The story remains the same, but the telling of it sometimes changes.
For the 13th annual Walk Through Bethlehem at the First Church of the Nazarene in Mayfield, a few new features have been added to the telling of the Nativity.
“There are some surprises,” Walk Through Bethlehem volunteer and church member Mike Cantrell coyly said. “There are some new additions we’re very pleased about. People will notice the new additions as soon as they walk in.”
Walk Through Bethlehem will open Wednesday, Dec. 4, and run through Sunday, Dec. 8, from 6-8 p.m. each evening. It takes place behind the church, located at 1200 West Broadway.
The event, which began in 2006, is in its third straight season after pausing during 2016 due to construction work of the neighboring West Kentucky Rural Electric Co-op campus.
Following that year, church members rebuilt the town and made it more realistic. Facades were redone in favor of more full, three-dimensional structures.
And with this re-enactment, it does take a village to create this village.
“Two years ago when we had to rebuild everything, we were working in March and April because we were cutting down trees and redoing all the structures,” Cantrell recalled. “This year, we met one or two Saturdays in May or June to do some work. By the end of August until now, we’re meeting every Saturday for four or five hours, either chopping wood for fires or making repairs to the structures or doing the new additions we have this year.
“It takes most of our church to put it on,” he added. “It’s a pretty amazing project to undertake.”
The event depicts the city of Bethlehem at the time of the birth of Jesus. The scenes are alive with merchants and dancers, shepherds and townspeople, as well as Roman guards on patrol. The characters interact with visitors and offer hints of something miraculous taking place in the town.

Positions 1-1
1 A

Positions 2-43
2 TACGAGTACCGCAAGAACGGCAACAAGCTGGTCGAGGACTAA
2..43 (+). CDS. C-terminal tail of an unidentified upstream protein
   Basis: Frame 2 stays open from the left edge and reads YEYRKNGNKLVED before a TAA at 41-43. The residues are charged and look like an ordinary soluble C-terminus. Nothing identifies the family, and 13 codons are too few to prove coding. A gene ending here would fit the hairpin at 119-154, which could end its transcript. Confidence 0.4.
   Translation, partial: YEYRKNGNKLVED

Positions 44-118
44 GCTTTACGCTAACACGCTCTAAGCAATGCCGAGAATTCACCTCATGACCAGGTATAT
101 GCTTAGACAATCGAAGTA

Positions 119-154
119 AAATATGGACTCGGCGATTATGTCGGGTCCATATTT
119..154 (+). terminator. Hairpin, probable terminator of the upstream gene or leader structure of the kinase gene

“We try to make it realistic with everyone in costumes and the new sets,” Cantrell said. “We try to interact with the kids. They get head coverings and little kids can go on the platform and dance.”
Children are also given coins as they enter the city to purchase items at various merchants’ tents and can even then barter with other merchants.
“It’s just a fun event for families,” Cantrell added. “We have people who come from Tennessee, Illinois and Missouri traveling to see it. After 13 years, a lot of people have heard about it, but there are others who haven’t. It’s kind of become a tradition.”
The walk is free and refreshments are offered inside the church’s fellowship hall. People can bring canned food items that will be donated to Need Line. Any monetary donations offered go back into expenses for the event.
Cantrell advised visitors to arrive at least one hour before closing to provide enough time to walk around and enjoy the experience. He also added that in the event of inclement weather, information would be shared on social media and through traditional media regarding any cancelations.